Monday, November 2, 2009

Greek Cookbooks: Hellenic Athletic Club of Khartoum with Recipe for Spiced Gazelle Pilaf (Πικάντικο Πιλάφι με Κρέας)

Modern Greeks have been in Sudan since the early 20th century.  In 1910, a Greek Orthodox church opened in Khartoum.  By 1956, there were 6000 Greeks and 1000 Cypriots in the country.  The Greek presence was particularly strong in the capital, Khartoum, where all the restaurants, cafes, hotels, cinemas, and most shops were Greek-owned.” 

In 1983, the Sudanese president imposed Islamic Sharia law, which fanned the flames of civil war between the Muslim north and Christian-Animist south.  From then to now, civil war and famine have killed millions of Sudanese. Many Europeans fled to their homelands. By 1992, only 500 Greeks remained in Sudan.  Today, there are only about 300.


Dancers at the Greek School in Khartoum, Sudan
Photograph courtesy of Apouro

Although the way of life for Sudanese Greeks has changed since 1983, there is still a Greek Orthodox church and Greek school in Khartoum.  The Hellenic Athletic Club is a hangout for Khartoum expats.  The Greek school’s students celebrate Greek Independence Day, Greek Easter, Oxi Day (when Greece stood up to Mussolini), and the 1973 Athens Polytechnic Uprising against the then-ruling Fascist junta.

Greek readers should check out this compelling description of a scalding hot Greek Easter in Khartoum, written by the Greek Ambassador to Sudan. For English speakers, the poetry of the original Greek is so powerful, it seeps through the vagaries of Google translator. Anyone interested in more about Khartoum can read this fascinating blog written by a Greek teacher who lives there (in Greek, but with fun pictures).

In 1983, the year the Sudanese civil war reignited, Greeks in Khartoum published a cookbook: Treasured Recipes: A Collection of Personal Recipes from the Women Members of the Hellenic Athletic Club of Khartoum and Their Friends (148 pages, 191 recipes, 6.5” x 9”). The editors explain the recipes “reflect the nature of our community here in the Sudan, and the influences upon our cooking, resulting from our way of life, from travel, and through marriage to other nationalities.”

Just as I’ve learned to cook Mediterranean food in Alaska, Greeks in Sudan adapted traditional recipes to their new country.  Fish recipes call for Nile perch, a giant freshwater fish that grows over 6 feet long and over 500 pounds.  Sudanese limes are recommended in lieu of lemons. Egyptian Roumi (Romy) cheese stands in for traditional Greek varieties. Spicy shatta is used for seasoning.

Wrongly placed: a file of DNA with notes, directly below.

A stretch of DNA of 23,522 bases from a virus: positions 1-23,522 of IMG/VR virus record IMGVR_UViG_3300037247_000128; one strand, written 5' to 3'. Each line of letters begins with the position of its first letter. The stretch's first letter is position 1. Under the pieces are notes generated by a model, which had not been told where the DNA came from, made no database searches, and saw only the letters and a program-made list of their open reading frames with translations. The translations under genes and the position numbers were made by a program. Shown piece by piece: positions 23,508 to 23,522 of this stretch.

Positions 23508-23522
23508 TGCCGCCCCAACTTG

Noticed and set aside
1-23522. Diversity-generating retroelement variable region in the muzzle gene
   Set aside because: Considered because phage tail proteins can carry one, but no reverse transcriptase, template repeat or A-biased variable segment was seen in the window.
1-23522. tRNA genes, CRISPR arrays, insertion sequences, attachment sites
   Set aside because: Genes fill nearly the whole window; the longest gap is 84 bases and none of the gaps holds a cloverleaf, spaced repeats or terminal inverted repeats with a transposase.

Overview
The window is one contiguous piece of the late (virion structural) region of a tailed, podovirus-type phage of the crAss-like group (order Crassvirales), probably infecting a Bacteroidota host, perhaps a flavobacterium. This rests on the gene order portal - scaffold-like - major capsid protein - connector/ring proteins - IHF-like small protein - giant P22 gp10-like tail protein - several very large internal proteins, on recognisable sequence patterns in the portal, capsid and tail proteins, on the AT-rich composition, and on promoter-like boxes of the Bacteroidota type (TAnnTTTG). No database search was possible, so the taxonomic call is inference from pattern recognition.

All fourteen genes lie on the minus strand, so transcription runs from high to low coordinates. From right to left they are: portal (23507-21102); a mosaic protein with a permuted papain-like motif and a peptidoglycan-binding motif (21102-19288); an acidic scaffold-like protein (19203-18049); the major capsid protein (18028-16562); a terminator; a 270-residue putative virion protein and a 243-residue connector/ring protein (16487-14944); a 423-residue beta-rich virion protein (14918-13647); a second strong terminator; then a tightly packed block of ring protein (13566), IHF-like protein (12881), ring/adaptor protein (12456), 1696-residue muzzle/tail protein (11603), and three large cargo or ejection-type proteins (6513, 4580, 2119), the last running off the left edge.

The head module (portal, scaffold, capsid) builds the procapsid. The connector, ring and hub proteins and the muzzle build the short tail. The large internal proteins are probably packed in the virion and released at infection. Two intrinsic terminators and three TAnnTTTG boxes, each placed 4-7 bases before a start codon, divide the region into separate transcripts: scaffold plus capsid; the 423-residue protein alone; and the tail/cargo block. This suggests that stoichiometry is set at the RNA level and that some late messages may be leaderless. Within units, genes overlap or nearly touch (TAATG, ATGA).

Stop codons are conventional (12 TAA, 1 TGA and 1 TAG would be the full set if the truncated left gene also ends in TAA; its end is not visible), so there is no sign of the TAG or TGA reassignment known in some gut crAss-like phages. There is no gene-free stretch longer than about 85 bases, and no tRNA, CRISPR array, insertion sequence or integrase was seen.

The recipe for Stifado (Greek stew) calls for gazelle meat. Its creator says when the stew is done, “The only thing left is to sit before the camp fire with some friends and polish the whole thing off!”  Gazelle also makes an appearance in George Limnios’ recipe for “Rice and Gazelle Pilaf.”  (An internet site counsels Khartoum visitors who “fancy” a camping safari to call “Greek guide George Limnios [who] happily provides safari advice and organizes trips.”)

Other interesting recipes in Treasured Recipes include: Tomato-Bacon Soup, Eggplants with Eggs, Spaghetti with Bacon-Olive Sauce, Sheftalia, Purslane Stew, Stuffed Mortadella Rolls, Baked Eggplant Packets, Grape Leaves with Onion, Zucchini, and Carrot Stuffing, Salty Cake, and four different recipes for Olive Bread (no explanation for the abundance of Olive Bread recipes).

The idea of “gazelle pilaf” stuck in my mind; I had to make it. (I also had to buy my home when I saw it had a gazebo and have a strong attraction to gazetteers.)  Luckily, there were moose steaks in the freezer to stand in for gazelle, though deer, lamb, or beef would also work. 

The tantalizing, cinnamon aroma of tomato-meat sauce soon filled the house.  Even before adding rice, the rich and spicy sauce was amazing on its own; neither of us could keep our tasting spoons away from its deliciousness. (The sauce, thinned with a little stock, would make terrific soup.)  The tastes of the individual spices had blended into an entirely new and wonderful flavor; no single spice dominated.  The rice soaked up the sauce, ensuring we enjoyed every last bite of the pilaf.